Wrong Number

The story of an Asian doppelganger coming to grief.

Image: soeyonogaleri.com

Economic booms entice businesses from many sectors to enter new markets with the aim of securing a slice of the potential money-pie, and car manufacturers are no exception. The Republic of Indonesia under President Suharto’s very pro-business ‘new order’ administration was enjoying just such an economic sweet-spot in the early 1990s, despite growing suspicions of widespread corruption. A country with a population of over 200 million people riding the wave of a steadily growing economy seduced none other than Porsche AG to enter into a business deal to manufacture the Porsche 911 (the then current 964 generation) locally in order to avoid the crippling taxes imposed on imported vehicles.

ATPM Indomobil, which already had years of experience manufacturing a range of Mazda and Suzuki passenger cars and light trucks, was the partner engaged in 1993 by the German sportscar maker. Indomobil also operated the dealer network that sold and serviced the cars all across the island nation. The executive director of Indomobil was Marvy Apandi, who also owned a small kit-car company named Marvia Graha Motor. Established in 1988, Marvia built fibreglass replicas heavily inspired by classic cars such as the Jaguar SS-100 and AC Cobra.

Mr Apandi likely never mentioned his little side-business during the negotiations with Porsche, and the German firm probably did not enquire about it either, but they should have, as would later become clear.

This slideshow requires JavaScript.

With the potentially lucrative contract inked, Apandi had a couple of 911s shipped to Indonesia, as well as a substantial amount of sundry body and trim parts such as headlights, taillights, glass, door rubbers and door handles. This did not raise suspicion in Stuttgart as these parts were simply thought to be meant for dealer stock to perform repairs to damaged vehicles.

Apandi had other ideas however: away from any prying eyes at Indomobil, he had his workers at Marvia pull fibreglass moulds directly from one of the 911s that Porsche had sent over in good faith. In combination with the assortment of genuine, difficult and costly to copy body and trim parts, it enabled Marvia to produce a 911 body that was optically a virtual twin of the original. The rest of the car was a different matter however, but Apandi had a solution for that.

This slideshow requires JavaScript.

Marvia Graha Motor produced a welded steel chassis of its own design and fitted the front and rear suspension as well as the complete drivetrain from the Mazda MR90 (a facelifted version of the rear-wheel-drive 323 FA, introduced in 1977) which was built by Indomobil at that time. Both front and rear springs were shortened to achieve a ground clearance similar to the real 911. Power came from the 70bhp UC 1,415cc inline four-cylinder engine, which made this ‘911’ the first one not to be cooled by air*.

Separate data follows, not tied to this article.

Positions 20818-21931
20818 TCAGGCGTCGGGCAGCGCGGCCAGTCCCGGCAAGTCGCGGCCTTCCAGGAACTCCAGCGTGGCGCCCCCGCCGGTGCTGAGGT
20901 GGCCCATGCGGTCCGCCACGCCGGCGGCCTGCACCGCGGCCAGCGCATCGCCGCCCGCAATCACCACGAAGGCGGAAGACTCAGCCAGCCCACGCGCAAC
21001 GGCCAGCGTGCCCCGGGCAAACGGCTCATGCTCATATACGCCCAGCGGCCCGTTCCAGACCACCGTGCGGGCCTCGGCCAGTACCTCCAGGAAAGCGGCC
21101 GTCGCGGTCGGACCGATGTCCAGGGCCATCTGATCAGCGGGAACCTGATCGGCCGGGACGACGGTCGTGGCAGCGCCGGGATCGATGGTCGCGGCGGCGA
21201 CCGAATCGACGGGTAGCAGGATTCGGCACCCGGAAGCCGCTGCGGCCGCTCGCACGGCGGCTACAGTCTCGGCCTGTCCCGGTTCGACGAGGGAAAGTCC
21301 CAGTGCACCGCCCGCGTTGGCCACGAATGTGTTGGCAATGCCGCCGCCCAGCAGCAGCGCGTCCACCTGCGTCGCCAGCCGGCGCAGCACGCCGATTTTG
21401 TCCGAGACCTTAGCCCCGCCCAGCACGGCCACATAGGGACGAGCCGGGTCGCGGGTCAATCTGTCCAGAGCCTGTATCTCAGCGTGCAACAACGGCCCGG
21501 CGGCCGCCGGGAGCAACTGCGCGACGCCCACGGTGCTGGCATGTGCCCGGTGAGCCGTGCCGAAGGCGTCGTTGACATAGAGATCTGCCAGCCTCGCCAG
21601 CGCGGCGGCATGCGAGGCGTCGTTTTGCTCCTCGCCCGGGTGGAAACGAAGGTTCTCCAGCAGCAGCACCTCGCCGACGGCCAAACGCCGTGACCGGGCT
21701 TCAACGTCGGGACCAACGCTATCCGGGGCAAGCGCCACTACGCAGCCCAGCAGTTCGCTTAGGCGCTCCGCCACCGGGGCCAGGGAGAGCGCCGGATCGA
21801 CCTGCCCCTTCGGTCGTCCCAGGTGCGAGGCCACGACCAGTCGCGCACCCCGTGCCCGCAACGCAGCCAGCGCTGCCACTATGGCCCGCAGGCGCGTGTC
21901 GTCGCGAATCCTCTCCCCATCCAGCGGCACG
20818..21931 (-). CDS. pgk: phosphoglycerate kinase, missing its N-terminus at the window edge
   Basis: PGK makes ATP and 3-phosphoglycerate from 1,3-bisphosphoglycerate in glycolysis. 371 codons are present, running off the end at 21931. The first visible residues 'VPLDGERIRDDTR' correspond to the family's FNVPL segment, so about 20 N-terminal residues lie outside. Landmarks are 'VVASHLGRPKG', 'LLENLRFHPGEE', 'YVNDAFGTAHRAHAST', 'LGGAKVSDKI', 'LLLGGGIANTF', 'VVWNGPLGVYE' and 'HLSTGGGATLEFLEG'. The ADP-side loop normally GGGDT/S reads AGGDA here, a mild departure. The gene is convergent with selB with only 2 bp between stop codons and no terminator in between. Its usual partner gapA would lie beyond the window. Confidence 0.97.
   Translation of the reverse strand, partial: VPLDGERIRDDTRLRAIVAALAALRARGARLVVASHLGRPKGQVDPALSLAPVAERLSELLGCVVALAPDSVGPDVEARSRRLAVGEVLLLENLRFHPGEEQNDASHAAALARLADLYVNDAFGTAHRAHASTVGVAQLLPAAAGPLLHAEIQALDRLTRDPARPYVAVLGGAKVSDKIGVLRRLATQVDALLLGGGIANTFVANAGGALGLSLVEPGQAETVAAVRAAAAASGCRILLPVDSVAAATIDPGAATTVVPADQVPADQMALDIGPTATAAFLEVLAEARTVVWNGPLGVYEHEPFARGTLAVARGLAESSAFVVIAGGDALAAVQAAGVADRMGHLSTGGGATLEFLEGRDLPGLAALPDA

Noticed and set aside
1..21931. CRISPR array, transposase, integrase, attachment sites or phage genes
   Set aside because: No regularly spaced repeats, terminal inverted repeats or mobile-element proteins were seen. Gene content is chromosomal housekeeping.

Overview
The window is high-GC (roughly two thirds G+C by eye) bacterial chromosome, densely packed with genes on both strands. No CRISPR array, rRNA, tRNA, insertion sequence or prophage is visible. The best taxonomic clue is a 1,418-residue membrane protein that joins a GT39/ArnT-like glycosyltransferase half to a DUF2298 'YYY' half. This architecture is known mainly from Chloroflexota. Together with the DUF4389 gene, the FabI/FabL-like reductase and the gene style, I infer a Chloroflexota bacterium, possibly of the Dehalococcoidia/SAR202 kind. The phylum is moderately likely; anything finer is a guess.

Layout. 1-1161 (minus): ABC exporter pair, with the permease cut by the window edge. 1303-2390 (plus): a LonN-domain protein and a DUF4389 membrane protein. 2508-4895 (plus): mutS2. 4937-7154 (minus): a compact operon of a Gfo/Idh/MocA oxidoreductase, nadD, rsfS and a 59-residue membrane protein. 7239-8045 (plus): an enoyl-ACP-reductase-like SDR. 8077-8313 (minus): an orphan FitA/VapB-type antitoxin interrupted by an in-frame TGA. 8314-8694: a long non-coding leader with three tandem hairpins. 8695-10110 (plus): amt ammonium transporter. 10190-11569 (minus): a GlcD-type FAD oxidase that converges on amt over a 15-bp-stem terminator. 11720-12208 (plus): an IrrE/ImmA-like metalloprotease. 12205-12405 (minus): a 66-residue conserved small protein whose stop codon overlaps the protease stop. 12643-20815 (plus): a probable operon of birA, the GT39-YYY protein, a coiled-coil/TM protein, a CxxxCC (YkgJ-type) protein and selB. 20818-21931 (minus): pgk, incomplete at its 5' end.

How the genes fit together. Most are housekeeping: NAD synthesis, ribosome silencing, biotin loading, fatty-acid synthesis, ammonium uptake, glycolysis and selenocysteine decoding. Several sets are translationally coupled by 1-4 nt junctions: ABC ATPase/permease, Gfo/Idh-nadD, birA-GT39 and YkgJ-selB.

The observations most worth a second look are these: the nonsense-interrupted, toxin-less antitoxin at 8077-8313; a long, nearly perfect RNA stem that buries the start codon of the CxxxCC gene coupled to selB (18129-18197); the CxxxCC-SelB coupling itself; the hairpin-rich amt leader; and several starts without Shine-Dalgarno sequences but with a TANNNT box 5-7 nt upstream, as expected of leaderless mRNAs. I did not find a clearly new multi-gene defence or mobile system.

However, the real shocker was where this powerplant was mounted: at the front, just like in the Mazda MR90! In order to make the engine fit under the 911’s sloping bootlid (or bonnet in this case) it had to be mounted some four inches lower compared to its usual position in the MR90 but, amazingly, Marvia managed to make it all fit.

This slideshow requires JavaScript.

The Marvia ‘911’ thus looked the part as far as its external appearance was concerned, but its interior was much less convincing. Some effort was made to create 911-like seating but the dashboard was lifted straight out of the humble Mazda MR90, although later cars were treated to a more Porsche-like dashboard and -as was to be expected- some owners fitted genuine 911 interior parts into the cars, since all the major dimensions were identical.

Apparently unconcerned about repercussions in Stuttgart, Apandi offered his Marvia ‘911’ through the Indomobil Mazda dealer network at a price that was less than half of what a genuine 911 commanded.

Porsche AG was not best pleased when they discovered their Indonesian contract partner was producing and selling his rogue 911 without their knowledge or permission. The Indomobil dealer network was already in the process of installing Porsche signage at its sales outlets, but Porsche anulled the contract with Indomobil with immediate effect and initiated legal proceedings against both Indomobil and Marvia. Seemingly undeterred, Apandi continued offering his ‘911’ but, in total, only about 50 were sold before external events intervened.

In 1997 the Asian Financial Crisis erupted and Indonesia was arguably hit hardest of all. Riots broke out across the country, the Marvia Graha factory being one of the victims as it was burned down by angry protesters in May 1998, putting a stop to Marvy Apandi’s rogue Porsche operation.

The crisis would also spell the end of Suharto’s rule. Amid all the turmoil, Porsche’s lawsuit proceedings apparently petered out as well and it seems the matter was not pursued further by the German automaker.

Step away, it’s not what you think it is. Image: mobildanmotorbekas.blogspot.com